Ontario scraps government monopoly, adopts private retail plan for adult-use cannabis market

Photo by Sandro Schuh on Unsplash

(This story has been updated from an earlier version.)

Ontario’s new retail framework for recreational cannabis will start with online-only sales when legalization takes effect Oct. 17,  with a network of privately owned stores expected to be in place by April 1.

The new retail plan, first reported by Marijuana Business Daily, is a complete overhaul of the previous government’s commitment to opening only a small number of publicly owned stores.

The change was unveiled at a Monday afternoon news conference by Attorney General Caroline Mulroney and Finance Minister Vic Fedeli.

Some key details include:

  • Privately owned retail stores will open by April 1, pending new legislation.
  • The Ontario Cannabis Store (OCS) will sell cannabis online starting Oct. 17.
  • The OCS will serve as wholesaler for the provincial market.
  • Municipalities will be able to exercise a retail “opt-out” clause.
  • Consumption will be allowed only in private residences.
  • Public consultations, to start Aug. 20, will determine further details.

“We will work with private-sector businesses to build a safe, reliable retail system that will divert sales away from the illegal market,” Fedeli said at the news conference.

“The new government has clearly heard the concerns of industry and cannabis consumers who didn’t want to purchase cannabis through a government monopoly,” a source, who spoke on the condition of anonymity before the news was officially released, told MJBizDaily.

Experts and academics had panned the previous government’s plan to open 40 government-owned stores in the first year and 150 by 2020 as woefully inadequate in usurping the black market for cannabis. Saskatchewan – which has a fraction of Ontario’s population – will open 51 outlets, and even smaller Newfoundland could see 30 licensed stores.

Deepak Anand, vice president of Toronto consultancy Cannabis Compliance, said it is a positive move toward the public policy objective of supplanting the black market.

“April 1 seems to be a long way away,” he said, “but I think you’ll find on April 1 at least double the number of stores you would have seen under the previous government’s proposed public system.”

Significant private-sector interest

Canada’s multinational cannabis companies are already planning to plunk down millions of dollars to build out a network of stores across the country – and welcome access to Ontario, the nation’s largest MJ market.

Canopy Growth – which has been awarded private retail licenses in Newfoundland, Manitoba and Saskatchewan – is already in Ontario through its Tweed Main Street stores and recently inked a CA$269 million deal to acquire Hiku Brands, which runs Tokyo Smoke.

While Tweed Main Street and Tokyo Smoke don’t sell cannabis now, CEO Bruce Linton has said that they could be converted into cannabis retail stores, pending licensing, within months.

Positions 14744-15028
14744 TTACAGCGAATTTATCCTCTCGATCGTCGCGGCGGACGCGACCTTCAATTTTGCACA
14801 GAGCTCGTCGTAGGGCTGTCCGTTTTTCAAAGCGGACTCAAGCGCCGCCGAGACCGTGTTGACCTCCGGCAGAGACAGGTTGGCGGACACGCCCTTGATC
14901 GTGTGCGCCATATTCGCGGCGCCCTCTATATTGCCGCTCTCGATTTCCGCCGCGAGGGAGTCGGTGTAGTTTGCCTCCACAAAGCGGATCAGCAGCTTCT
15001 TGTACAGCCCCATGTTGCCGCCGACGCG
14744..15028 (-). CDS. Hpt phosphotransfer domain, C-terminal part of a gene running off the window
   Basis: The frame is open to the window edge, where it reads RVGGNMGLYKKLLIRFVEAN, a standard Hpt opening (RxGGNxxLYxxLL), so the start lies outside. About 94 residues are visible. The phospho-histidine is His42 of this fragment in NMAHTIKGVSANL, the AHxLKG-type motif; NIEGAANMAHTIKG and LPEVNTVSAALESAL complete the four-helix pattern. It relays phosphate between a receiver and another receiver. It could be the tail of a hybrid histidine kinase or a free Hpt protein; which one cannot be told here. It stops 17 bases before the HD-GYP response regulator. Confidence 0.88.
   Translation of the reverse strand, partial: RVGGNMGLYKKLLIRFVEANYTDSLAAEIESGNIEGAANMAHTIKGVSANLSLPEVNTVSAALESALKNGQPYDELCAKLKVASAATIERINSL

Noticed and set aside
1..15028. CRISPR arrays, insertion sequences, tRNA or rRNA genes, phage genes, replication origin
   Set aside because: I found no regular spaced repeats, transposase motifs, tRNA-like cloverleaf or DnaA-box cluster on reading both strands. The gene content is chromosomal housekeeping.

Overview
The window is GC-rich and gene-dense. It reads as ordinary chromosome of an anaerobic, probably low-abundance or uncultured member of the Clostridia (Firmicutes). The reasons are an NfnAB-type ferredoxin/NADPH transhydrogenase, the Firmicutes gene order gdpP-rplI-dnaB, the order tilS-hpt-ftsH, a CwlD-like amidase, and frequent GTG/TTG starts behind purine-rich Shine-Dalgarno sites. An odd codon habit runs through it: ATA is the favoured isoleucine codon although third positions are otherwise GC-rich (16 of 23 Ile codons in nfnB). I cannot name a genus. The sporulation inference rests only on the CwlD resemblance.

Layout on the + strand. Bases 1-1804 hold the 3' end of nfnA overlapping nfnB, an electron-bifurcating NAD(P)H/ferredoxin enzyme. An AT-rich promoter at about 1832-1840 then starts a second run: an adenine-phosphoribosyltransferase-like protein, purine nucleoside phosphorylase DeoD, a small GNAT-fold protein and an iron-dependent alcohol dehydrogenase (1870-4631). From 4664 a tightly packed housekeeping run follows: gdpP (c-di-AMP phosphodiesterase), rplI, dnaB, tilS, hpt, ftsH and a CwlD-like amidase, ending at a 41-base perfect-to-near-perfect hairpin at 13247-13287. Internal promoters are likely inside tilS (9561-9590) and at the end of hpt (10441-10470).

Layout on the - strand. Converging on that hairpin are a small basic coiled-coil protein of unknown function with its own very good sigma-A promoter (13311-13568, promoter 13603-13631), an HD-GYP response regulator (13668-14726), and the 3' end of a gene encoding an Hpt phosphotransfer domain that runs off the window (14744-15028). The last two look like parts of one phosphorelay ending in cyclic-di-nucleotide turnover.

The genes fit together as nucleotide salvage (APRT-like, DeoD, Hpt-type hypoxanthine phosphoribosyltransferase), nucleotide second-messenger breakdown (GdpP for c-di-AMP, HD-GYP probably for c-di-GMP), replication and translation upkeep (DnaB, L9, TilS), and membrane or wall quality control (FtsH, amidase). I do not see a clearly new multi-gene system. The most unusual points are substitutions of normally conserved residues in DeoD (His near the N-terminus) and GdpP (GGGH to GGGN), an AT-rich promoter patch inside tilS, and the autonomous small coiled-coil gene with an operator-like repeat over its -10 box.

Franchisers also are eyeing Ontario.

Inner Spirit Holdings previously told MJBizDaily it is planning a chain of recreational cannabis dispensaries across Canada under its Spiritleaf brand and believes it can open more than 100 locations in Ontario alone.

“We’ve been planning and are ready to execute,” CEO Darren Bondar said. “I believe there can be 1,500-plus points of distribution in Ontario. We have identified the territories and will be formally inviting applications after the official announcement.”

Work to be done

Ontario’s anticipated plan is far from complete, according to analysts, who will be looking for more information on:

  • Provincial residency requirements for store ownership.
  • The potential for farm-gate sales.
  • Limits on the markup of recreational cannabis products.
  • Plans for in-pharmacy cannabis sales – medical and recreational.

Matt Lamers can be reached at [email protected]

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7 comments on “Ontario scraps government monopoly, adopts private retail plan for adult-use cannabis market
  1. Abe on

    If the rollout is not until spring that’s another year I won’t ski in Canada. Limiting my tourist $ to places that marijuana is legal. See you in 2020.

  2. Jeffrey on

    So the multi-million dollar cultivation companies, that were allowed to dominate the growing end of the industry, will have the time to organize and open chains of dispensaries. Any hope for private, small business owners is gone. No time to re-write those business plans that were trashed after the ON gov’t declared a monopoly. Canada Post gets a sweet deal here…surely coincidence. Whats going to happen when, say, 400 people order a 1/4 each (7 grams)? 6 POUNDS of marijuana waiting to be stolen from the local post office.
    At least when it was illegal the criminals were open about it.

  3. John on

    That’s crazy – the Ontario Gov’t had months and months and months to figure this out and there just now saying by ” April” it will be complete . Somebody should lose their jobs over this , what a stupid frigging mess up ! Well at least the other Provinces will pick up the slack , but how stupid can you be !

  4. Bruce Ryan on

    Shades of Washington, Colorado, Oregon, New Jersey et al…. a very serious mess. It’s “legal” but only to the political insiders and ex-police that get to supply “legal” flowers – while all other cannabis products remain illegal.>? Extracts make up 31% of the market…. but are ‘outlawed’ by Hellth Canada.
    Who dreamed up this Machiavellian scheme?

    Right, now I remember: prohibitionists who have an agenda. I mean, after all, right we have 8 CDSA “charges”: under Bill C-45…. there are 45 “charges”. Prohibition 2.0

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